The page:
Saudi Aramco's CEO Amin Nasser said on Monday that the company's supplies to customers remain adequate even with recent voluntary oil production cuts by the kingdom, adding that global demand remained resilient despite economic headwinds.
Saudi Arabia last week decided to extend a voluntary oil output cut of one million barrels per day for another month to include September, and said it could be extended beyond that or even deepened.
"We still have adequate supply to satisfy our customers," Nasser said on Monday.
Oil futures are now at their highest since mid-April after Saudi Arabia and Russia pledged to keep supplies down for another month to tighten global markets further. Brent was trading around $86 a barrel on Monday.
Aramco reported on Monday a near 38% drop in second-quarter net profit on the back of weaker oil prices and thinner refining and chemicals margins.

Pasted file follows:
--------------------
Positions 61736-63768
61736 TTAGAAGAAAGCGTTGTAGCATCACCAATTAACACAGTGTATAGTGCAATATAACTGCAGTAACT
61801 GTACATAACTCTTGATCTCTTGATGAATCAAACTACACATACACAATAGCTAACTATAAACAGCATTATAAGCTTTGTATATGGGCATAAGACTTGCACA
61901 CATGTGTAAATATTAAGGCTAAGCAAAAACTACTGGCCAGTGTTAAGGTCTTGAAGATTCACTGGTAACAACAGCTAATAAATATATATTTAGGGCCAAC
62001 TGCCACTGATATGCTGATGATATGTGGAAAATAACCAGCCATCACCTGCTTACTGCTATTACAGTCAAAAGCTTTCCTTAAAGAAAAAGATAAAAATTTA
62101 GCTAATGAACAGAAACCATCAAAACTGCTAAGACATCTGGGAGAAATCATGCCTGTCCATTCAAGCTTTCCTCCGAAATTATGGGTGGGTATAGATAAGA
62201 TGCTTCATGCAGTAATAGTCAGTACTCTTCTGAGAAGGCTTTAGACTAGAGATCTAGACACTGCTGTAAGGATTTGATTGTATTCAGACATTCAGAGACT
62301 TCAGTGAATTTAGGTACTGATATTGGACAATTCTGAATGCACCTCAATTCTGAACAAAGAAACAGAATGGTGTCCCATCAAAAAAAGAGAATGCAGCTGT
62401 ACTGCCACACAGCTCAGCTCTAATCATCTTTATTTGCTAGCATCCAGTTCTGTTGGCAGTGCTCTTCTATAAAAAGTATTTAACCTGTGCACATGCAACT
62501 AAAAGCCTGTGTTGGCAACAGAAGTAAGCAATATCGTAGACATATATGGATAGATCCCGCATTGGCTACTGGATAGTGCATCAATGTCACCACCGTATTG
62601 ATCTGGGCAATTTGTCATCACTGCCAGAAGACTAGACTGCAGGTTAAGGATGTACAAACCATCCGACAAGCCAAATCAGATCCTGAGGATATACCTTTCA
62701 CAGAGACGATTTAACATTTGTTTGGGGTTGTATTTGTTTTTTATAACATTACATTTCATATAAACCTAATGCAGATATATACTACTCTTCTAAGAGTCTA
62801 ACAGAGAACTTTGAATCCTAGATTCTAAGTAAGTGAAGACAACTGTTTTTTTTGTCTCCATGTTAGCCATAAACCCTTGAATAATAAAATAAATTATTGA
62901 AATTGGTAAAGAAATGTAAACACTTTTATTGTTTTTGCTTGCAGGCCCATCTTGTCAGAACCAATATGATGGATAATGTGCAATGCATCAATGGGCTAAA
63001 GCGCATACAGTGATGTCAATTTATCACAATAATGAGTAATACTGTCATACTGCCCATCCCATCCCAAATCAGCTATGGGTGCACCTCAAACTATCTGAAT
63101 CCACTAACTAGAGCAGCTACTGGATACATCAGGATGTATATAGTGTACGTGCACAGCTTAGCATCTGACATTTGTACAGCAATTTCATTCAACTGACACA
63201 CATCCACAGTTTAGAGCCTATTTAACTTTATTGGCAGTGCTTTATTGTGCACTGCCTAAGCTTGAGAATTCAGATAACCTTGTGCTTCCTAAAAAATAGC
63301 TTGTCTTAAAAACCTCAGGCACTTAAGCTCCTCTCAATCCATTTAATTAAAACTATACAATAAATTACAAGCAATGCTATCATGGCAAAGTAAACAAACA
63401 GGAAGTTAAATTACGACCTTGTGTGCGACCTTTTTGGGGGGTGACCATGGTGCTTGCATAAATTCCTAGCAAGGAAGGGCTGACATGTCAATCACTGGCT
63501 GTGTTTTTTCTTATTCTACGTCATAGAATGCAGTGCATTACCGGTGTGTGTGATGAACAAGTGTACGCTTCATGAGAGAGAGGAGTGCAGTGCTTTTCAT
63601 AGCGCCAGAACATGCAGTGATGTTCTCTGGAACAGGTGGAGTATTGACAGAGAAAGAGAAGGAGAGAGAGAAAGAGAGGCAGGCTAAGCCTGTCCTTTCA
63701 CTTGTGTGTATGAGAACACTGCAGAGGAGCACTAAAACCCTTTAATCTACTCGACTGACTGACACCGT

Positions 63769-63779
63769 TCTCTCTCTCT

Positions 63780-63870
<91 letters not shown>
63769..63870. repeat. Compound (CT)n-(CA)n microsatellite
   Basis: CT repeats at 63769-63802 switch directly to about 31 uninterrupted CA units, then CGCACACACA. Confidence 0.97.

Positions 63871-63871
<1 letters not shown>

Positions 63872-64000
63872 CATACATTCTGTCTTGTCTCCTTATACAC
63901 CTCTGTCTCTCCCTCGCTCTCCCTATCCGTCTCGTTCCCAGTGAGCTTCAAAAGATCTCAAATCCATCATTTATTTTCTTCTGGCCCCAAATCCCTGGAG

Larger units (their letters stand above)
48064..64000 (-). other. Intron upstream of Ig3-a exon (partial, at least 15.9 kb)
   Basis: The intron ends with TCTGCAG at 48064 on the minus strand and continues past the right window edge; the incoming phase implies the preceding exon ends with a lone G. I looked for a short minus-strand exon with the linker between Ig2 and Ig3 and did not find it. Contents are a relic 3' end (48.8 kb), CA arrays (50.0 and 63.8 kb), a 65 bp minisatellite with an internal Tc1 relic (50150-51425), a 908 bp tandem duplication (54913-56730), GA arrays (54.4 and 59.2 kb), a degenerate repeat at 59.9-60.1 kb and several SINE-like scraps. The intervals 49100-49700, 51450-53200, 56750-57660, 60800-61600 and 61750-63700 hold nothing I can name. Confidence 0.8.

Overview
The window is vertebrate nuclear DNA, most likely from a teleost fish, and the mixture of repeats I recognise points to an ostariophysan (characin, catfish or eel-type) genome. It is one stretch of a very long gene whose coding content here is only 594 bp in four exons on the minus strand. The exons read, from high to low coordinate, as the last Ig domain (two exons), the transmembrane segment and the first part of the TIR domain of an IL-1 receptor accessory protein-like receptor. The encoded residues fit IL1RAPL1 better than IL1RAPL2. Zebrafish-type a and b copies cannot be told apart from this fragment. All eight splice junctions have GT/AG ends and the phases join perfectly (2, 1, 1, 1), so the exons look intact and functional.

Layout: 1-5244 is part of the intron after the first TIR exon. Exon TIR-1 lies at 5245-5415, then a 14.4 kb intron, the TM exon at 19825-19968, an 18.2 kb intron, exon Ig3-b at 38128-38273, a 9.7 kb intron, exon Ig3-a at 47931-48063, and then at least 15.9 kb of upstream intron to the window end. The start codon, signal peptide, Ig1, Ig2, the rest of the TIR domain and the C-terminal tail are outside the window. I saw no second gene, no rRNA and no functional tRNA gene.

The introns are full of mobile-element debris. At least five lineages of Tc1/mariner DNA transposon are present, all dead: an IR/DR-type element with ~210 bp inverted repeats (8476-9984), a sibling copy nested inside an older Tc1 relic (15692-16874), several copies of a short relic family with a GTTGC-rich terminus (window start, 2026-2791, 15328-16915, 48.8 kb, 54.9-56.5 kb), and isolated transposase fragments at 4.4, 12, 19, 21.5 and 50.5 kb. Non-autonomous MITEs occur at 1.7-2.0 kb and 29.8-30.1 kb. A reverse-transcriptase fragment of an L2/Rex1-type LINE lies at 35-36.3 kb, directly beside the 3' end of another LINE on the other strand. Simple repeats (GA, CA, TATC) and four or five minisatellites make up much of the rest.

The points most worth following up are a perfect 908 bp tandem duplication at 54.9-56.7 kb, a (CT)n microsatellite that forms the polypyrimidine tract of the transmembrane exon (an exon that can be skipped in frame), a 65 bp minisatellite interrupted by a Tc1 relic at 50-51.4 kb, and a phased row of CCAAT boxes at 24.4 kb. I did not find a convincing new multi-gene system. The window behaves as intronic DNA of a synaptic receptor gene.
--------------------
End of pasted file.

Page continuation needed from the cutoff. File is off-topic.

Despite the economic challenges, Aramco has seen positive signals that global demand remains resilient and that Chinese demand will continue to grow, Nasser told reporters on a media call.
"There is still a lot of mileage for China and the economy (to pick) up," he said, adding that the aviation sector was at 85% compared to pre-pandemic levels, indicating room for growth.
On the Durra shared offshore field with Kuwait, Nasser said plans were going ahead.
"Durra field is going as planned with the Kuwaitis, (with) no issue at this stage in terms of... the engineering and development," he said.
Saudi Arabia and Kuwait claim exclusive joint rights to the field. Iran also claims a stake, and says a Saudi-Kuwaiti agreement to develop it that was signed last year is illegal.
Both countries renewed calls for Iran to negotiate on the demarcation of the eastern border of the Gulf's maritime "Divided Area" last week. They say they want to negotiate with Iran together.
(Reuters - Reporting by Maha El Dahan and Yousef Saba; Writing by Nadine Awadalla; Editing by Louise Heavens and Jan Harvey)